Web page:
‘Youth theory’: a response to aetonormativity
Seymour, J 2015, '‘Youth theory’: a response to aetonormativity', TEXT , vol. 32, Why ya?: researching, writing and publishing young adult fiction in Australia, special iss.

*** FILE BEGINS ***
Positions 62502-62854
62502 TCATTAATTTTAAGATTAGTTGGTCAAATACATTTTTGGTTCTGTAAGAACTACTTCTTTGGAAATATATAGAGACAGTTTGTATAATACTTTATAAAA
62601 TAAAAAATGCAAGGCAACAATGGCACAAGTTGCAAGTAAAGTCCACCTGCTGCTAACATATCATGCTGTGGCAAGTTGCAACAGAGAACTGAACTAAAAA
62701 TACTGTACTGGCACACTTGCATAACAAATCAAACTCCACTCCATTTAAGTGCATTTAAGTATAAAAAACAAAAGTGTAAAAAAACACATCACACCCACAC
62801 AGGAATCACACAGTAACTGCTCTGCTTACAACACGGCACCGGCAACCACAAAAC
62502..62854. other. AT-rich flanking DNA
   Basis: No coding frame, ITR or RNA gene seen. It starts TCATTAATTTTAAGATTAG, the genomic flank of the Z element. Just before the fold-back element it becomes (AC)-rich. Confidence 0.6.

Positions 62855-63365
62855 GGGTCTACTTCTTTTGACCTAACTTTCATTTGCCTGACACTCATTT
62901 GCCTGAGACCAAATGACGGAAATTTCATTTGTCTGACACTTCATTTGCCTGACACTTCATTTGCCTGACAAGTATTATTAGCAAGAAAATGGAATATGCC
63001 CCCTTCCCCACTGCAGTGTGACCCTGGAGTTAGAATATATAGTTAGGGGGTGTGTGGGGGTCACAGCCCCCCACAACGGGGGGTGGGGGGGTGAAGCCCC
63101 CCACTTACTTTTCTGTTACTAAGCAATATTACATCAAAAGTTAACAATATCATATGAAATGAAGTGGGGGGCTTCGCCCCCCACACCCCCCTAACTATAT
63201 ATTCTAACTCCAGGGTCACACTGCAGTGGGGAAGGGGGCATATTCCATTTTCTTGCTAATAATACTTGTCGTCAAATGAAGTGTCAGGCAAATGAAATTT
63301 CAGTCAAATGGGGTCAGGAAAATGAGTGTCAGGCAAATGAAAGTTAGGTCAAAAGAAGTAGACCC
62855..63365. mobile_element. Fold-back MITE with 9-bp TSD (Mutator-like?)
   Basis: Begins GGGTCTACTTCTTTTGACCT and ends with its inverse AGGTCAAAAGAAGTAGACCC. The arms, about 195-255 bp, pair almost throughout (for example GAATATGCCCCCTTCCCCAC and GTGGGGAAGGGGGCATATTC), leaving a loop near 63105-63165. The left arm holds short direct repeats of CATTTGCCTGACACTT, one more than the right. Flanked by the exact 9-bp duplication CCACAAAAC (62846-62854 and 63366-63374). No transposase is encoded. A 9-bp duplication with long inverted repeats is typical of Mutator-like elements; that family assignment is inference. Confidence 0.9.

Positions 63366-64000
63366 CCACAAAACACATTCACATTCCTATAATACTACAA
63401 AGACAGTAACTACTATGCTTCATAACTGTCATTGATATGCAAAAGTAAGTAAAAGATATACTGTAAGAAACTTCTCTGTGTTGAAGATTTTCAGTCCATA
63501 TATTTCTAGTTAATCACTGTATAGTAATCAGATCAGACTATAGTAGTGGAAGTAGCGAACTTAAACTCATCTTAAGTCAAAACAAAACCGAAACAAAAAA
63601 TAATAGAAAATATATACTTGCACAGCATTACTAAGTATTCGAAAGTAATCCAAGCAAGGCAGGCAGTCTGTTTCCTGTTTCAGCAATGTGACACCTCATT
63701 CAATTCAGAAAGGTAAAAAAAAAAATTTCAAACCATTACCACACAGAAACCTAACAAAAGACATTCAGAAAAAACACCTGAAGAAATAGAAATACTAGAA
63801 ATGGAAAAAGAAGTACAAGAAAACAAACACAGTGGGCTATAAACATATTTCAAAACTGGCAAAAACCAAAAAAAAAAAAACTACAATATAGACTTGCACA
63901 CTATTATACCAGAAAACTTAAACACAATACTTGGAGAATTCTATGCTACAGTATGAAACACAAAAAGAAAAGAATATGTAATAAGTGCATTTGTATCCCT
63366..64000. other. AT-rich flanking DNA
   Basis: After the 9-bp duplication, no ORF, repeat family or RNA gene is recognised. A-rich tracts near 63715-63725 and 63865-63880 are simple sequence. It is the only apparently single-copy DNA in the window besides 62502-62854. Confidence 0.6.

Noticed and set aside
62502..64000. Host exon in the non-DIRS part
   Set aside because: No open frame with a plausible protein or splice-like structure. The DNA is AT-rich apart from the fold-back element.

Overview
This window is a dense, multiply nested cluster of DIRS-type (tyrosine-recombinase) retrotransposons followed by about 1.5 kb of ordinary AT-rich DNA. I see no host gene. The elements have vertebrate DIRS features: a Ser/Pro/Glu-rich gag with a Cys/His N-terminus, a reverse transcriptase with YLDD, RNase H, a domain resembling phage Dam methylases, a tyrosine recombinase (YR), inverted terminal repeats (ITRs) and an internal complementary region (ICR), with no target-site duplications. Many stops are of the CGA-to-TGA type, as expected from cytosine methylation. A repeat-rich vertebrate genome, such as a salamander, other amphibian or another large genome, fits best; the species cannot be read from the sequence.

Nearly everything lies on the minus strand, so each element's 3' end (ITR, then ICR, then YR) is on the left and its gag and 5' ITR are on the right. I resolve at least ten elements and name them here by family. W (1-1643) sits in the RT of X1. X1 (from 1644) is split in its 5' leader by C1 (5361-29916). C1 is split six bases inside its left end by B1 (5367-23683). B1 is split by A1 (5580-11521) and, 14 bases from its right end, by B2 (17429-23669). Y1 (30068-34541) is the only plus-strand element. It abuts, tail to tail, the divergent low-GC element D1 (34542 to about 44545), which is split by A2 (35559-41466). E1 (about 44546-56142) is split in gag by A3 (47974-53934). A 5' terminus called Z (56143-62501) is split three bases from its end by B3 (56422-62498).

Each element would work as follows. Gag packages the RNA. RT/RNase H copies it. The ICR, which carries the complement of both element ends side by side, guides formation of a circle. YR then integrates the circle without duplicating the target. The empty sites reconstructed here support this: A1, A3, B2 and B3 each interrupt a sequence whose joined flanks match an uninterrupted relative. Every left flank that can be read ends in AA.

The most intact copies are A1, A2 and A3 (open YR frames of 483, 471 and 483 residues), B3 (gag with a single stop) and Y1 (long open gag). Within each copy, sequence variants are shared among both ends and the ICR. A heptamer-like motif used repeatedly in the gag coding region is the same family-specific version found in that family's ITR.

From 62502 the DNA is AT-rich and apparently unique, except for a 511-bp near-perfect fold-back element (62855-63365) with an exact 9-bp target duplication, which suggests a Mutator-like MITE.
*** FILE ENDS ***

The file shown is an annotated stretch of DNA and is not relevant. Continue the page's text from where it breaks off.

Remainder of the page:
This paper proposes a ‘Youth Theory’ of analysis which constructs youth as a site of transition, rather than an ‘other’ figure, and examines the relationship that young people have with the dominant social discourse (adulthood). The theory is similar to Marxist theory, except instead of focusing on arbitrary class barriers, it focuses on a culturally determined age-based power hierarchy. Fiction for young readers is unusual in the publishing discourse because the target audience of the genre does not (usually) produce the texts they consume. Instead, Children’s and Young Adult fiction (YA) is produced by adult authors. This exclusion of the young readers’ voice can marginalise and (eventually) colonise young adults as readers because it privileges the voice of the ‘powerholders’, or adults. Young readers differ from other marginalised groups, such as women, people of colour, and LGBTQ+ people, because there is no youth-specific theory of textual analysis in the way that there is Feminism, Post-colonialism, and Queer theory. This paper addresses this gap in critical practice; it models the use of Youth Theory by analysing contemporary fiction for young readers through an agebased interpretive framework. It examines how aetonormativity is portrayed in fiction, and how young characters are shown reacting to it.